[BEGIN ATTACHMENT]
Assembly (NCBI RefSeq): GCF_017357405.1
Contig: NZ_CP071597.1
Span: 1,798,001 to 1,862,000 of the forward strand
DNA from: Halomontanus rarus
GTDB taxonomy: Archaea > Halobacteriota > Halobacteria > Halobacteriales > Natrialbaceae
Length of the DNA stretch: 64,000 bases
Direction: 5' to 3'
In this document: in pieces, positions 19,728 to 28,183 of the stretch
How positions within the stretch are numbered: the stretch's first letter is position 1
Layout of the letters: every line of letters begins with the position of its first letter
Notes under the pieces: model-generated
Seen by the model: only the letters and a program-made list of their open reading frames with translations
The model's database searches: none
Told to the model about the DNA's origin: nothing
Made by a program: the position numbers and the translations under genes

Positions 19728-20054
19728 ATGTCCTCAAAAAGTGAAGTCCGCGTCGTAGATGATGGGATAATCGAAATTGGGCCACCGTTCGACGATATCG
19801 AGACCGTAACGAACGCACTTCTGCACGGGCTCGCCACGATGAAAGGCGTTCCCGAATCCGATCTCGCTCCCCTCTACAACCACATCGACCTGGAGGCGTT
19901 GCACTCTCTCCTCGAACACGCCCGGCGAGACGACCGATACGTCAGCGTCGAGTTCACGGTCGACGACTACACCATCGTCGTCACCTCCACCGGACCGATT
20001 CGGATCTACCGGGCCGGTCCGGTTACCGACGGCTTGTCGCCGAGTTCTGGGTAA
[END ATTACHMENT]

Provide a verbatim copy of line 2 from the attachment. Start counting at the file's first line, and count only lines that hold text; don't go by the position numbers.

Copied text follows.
Contig: NZ_CP071597.1